Willson Contreras, Jon Lester carry Cubs to eventful win in the first game of the series with Atlanta

Willson Contreras, Jon Lester carry Cubs to eventful win in the first game of the series with Atlanta

The Cubs and Braves got through roughly one inning of Stranger Things Night at Wrigley Field before Willson Contreras made the evening his own. 

The catcher went 2-4 with three RBI, and provided the most notable moment from the game: a 2nd inning solo homer that caused both benches to clear. Contreras had taken issue with a few of the called strikes earlier in the at-bat, and said something to home plate umpire John Tumpane about it. Contreras continued to make his feelings known as he left the box, drawing the ire of Braves catcher Tyler Flowers.

“To be honest, those pitches weren’t even close to the strike zone,” he said. “[Flowers] got mad because I was talking to the umpire about that, and he jumped into the conversation. 

Contreras then proceeded to shout in the direction of Atlanta’s dugout while rounding first base, and the two catchers exchanged more words as he crossed home plate. The benches quickly emptied, and after a few moments of posturing, returned to their dugouts. 

“It was a lot of emotions together,” he said after the game. “I was having a conversation with the umpire, and it ended up with [Flowers], so that’s all I can say. I just basically told him to do his job and I’ll do mine. I don’t know why he got pissed off because that’s all I said - you do your job and i’ll do mine.”

“I was kind of amused by the whole thing,” Joe Maddon added. “I don’t really know Mr. Flowers - we had a nice conversation, walked away, and it was over. It really wasn’t worth more than what happened.

The confrontation was just one of a few testy moments between these two teams. In the top of the 2nd inning, Braves third baseman Josh Donaldson was caught on cameras shushing the Cubs dugout: 

Two innings later, it was Javy Baez who returned serve by blowing the Braves a kiss after stealing second on Flowers: 

“It’s fun because they’re good,” Maddon said. “And we’re good - that’s the fun part. Monday night, at 7:05, to have that kind of attitude and atmosphere is outstanding. That’s what baseball needs.” 

On the mound, Jon Lester bounced back from a run of three straight underwhelming performances. June hasn’t been kind to Lester, as the lefty had allowed 14 runs over the last 23 IPs prior to Monday’s start, good for a 5.93 FIP. He threw 94 pitches against the Braves, lasting six innings while allowing two runs -- both unearned, though -- and striking out seven. He only threw 94 pitches, but his control (0 BB) was excellent. Lester spotted his strikeout pitch well all night, getting four of his six right-handed K’s on the low outside corner:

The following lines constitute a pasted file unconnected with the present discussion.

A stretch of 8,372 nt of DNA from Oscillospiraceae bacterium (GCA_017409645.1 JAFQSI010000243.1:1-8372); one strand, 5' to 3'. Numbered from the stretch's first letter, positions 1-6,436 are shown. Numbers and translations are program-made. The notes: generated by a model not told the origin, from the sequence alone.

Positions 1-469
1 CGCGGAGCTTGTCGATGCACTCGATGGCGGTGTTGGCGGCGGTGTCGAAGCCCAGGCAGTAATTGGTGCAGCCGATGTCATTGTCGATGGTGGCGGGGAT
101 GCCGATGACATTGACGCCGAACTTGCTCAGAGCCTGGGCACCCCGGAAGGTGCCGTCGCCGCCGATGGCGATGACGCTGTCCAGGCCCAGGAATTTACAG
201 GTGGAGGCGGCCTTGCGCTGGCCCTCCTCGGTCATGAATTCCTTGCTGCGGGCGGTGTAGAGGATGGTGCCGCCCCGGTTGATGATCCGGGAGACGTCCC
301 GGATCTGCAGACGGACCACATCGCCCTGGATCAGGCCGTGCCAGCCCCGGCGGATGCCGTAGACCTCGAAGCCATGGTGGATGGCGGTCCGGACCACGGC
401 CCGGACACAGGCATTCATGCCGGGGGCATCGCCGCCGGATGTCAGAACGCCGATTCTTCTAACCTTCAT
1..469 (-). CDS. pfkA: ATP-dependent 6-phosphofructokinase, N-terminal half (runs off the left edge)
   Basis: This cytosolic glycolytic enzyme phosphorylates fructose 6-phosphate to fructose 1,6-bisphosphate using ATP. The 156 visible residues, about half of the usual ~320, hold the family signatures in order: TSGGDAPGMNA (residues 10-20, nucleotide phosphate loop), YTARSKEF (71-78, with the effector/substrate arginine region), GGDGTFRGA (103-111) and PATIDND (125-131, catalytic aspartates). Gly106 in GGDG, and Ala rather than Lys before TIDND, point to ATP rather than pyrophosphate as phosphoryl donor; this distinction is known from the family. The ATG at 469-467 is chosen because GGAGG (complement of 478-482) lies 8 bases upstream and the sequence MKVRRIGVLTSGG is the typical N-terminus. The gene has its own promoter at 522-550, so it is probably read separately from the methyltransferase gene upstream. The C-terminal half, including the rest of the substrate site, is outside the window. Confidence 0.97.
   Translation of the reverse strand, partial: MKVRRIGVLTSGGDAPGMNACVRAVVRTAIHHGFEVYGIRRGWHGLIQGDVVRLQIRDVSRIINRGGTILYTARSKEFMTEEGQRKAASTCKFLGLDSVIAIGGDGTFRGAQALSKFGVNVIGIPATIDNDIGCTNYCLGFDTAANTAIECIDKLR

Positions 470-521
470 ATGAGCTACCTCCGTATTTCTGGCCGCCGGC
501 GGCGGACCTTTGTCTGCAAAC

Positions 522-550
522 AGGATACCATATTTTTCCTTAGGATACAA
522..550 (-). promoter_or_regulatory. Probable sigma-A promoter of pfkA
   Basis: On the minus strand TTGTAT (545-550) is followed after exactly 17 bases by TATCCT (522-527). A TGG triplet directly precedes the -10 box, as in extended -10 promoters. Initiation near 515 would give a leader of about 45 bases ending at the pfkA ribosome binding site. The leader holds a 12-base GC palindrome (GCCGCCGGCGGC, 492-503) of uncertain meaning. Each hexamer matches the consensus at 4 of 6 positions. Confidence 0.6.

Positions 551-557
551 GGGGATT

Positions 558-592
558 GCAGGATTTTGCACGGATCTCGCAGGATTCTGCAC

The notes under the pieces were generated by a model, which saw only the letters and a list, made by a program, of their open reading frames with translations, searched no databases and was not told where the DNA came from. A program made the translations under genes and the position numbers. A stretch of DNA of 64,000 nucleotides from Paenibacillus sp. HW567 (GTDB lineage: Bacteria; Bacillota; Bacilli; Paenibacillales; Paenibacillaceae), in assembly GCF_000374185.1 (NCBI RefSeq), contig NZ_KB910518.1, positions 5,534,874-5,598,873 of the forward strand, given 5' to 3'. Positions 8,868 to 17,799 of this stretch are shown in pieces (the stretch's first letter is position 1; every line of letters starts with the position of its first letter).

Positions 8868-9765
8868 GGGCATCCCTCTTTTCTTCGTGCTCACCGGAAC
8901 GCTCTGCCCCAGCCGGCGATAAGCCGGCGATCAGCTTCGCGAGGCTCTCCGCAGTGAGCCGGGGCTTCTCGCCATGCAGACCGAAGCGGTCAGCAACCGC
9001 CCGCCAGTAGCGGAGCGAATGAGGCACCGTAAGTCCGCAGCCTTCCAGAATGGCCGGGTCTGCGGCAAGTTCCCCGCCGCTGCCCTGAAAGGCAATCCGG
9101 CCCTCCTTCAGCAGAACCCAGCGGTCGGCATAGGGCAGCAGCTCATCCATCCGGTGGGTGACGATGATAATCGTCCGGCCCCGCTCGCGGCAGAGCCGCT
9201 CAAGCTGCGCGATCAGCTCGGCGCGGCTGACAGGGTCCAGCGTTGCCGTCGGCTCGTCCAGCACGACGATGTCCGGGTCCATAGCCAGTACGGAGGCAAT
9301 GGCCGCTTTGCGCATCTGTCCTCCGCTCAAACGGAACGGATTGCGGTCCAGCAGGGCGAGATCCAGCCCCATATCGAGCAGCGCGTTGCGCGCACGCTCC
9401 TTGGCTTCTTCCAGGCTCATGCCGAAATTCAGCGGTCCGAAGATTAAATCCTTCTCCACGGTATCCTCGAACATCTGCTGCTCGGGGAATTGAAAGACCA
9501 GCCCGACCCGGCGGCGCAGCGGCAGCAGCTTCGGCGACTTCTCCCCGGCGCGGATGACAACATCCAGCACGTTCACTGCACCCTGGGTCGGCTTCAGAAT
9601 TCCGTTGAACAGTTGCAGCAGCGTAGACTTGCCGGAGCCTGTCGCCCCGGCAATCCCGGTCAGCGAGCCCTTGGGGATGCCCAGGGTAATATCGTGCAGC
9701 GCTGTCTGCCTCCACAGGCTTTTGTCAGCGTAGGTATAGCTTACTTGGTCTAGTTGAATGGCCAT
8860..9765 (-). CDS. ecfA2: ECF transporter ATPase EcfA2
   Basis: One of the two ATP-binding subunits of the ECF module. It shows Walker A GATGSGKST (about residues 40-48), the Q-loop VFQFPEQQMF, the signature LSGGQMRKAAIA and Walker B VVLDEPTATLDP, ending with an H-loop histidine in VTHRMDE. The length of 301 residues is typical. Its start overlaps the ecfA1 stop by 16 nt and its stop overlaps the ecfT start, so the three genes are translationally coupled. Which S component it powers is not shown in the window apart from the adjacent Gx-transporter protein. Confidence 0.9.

“I just tried to stay down there, and had the backdoor cutter to those guys,” Lester said. “We were able to kind of exploit that, and then when we felt that guys were reaching out there a little bit, I ran the cutter in on some guys too. I was just able to command both sides of the plate tonight, which is huge against an offense like that.” 

“Great job by Jon,” Maddon added, “Jon had great stuff. Coming off of [throwing 114 pitches], he’s been throwing a lot of pitches on regular rest, so I wanted to limit that tonight. He was lobbying to go back out, but I didn’t feel good about it based on the longevity of the season and we had a rested Kintzler.

“But Jon was really good, and really good against a tough lineup.”

What Olli Maatta and Calvin de Haan trades mean for future of Blackhawks defense

What Olli Maatta and Calvin de Haan trades mean for future of Blackhawks defense

After finishing 30th in goals against average (3.55) and 31st in penalty kill percentage (72.7) this past season, the Blackhawks are clearly making it a priority to patch up their defense this summer. And that's been evident with the acquisitions of defensive-minded defensemen Calvin de Haan and Olli Maatta.

But it raises some interesting questions about the future of the Blackhawks blue line.

With the de Haan and Maatta additions, the Blackhawks now have five defensemen under contract through at least the 2021-22 season: Brent Seabrook ($6.875 million cap hit), Duncan Keith ($5.538 million), de Haan ($4.55 million), Maatta ($4.083 million) and Connor Murphy ($3.85 million). That's $24.8 million tied up to five guys.

The money isn't the primary concern, though. It's the limited amount of roster spots available. The Blackhawks don't have to immediately figure out how it's going to work a year from now and beyond, but it makes you wonder how the cards may eventually be shuffled.